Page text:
Although President Rafael Correa told Cuenca Mayor Marcelo Cabrera that he was “dreaming” two years ago when Cabrera approached Correa for funding for a 50-kilometer freeway around Cuenca, Cabrera hasn’t given up on the idea.
Estimates put the cost of the project between $500 million and $700 million, two to three times the cost of city’s still-unfinished tram system.
Jaime Guzmán, Cabrera’s transportation director, says that much of the traffic in Cuenca’s city center is due to a lack of a “ring road” to divert long-distance traffic. “A large portion of vehicles entering and leaving Cuenca every day are on their way to other places, traveling from Quito to Loja, for example, or from Paute to Guayaquil,” he says. “There is no reason they should have to pass through the center of the city, which is already over-crowded.”
According to Guzmán, the city’s traffic problems will get worse in 2018 when the tram begins operation. “Several streets in the historic district will be converted to pedestrian use then, putting more pressure on streets outside the district,” he says. “Now is time to move forward with the plans we already have for the ring road.”
Cabrera first proposed the freeway during his first term as mayor, in 2009, maintaining that it is an essential element of long-term transportation planning. “Cuenca is growing rapidly and city streets and avenues are already overused,” he says. “The tram and forms of alternative transportation will help but we cannot ignore the reality. More cars and trucks mean more congestion.”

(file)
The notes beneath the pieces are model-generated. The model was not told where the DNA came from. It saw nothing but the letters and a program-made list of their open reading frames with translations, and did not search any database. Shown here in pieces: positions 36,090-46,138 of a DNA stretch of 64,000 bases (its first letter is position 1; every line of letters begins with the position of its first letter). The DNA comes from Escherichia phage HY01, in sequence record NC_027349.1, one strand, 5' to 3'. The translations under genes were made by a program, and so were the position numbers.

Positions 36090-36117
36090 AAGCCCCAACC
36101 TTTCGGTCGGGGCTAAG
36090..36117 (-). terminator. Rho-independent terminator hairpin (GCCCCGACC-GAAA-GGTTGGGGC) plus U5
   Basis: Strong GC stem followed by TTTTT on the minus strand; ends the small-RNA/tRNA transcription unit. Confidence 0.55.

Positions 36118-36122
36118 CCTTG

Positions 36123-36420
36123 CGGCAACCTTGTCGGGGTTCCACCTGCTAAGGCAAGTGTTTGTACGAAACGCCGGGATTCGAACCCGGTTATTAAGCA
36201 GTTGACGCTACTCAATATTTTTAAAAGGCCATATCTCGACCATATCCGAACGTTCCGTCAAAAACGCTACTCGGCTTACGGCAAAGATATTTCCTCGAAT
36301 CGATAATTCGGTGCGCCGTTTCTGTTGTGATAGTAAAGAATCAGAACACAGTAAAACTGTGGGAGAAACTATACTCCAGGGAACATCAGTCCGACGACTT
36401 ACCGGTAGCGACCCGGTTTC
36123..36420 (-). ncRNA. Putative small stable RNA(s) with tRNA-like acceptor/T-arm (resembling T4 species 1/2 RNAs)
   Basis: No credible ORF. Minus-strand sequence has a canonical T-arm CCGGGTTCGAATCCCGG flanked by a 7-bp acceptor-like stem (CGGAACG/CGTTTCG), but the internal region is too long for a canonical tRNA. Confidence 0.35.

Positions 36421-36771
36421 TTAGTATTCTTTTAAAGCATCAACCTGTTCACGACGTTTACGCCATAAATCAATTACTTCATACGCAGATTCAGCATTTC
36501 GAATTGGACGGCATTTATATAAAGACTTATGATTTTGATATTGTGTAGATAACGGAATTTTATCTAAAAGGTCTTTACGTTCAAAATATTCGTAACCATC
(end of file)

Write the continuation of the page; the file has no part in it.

The proposed freeway would be a six-lane, limited access highway, beginning in Guangarcucho and ending in Tarqui. Project plans call for 11 bridges, two of which would be the largest in southern Ecuador. The road would connect with the Pan American highway to the north and south of the city and would go through the communities Llacao, Checa, Chiquintad, Ricaurte, Sayausí and Baños.
When Cabrera brought up the freeway to Correa during a 2015 meeting, the president said funding would have to wait until oil prices rebound, and probably beyond. “It would be the most expensive highway project in Ecuador history,” he said. “We simply don’t have the money for it now.”
Under Cabrera’s latest plan, the financial limitation would be overcome by making the freeway a toll road in its first years of operation. According to Guzmán, several companies have expressed an interest in building and managing the project.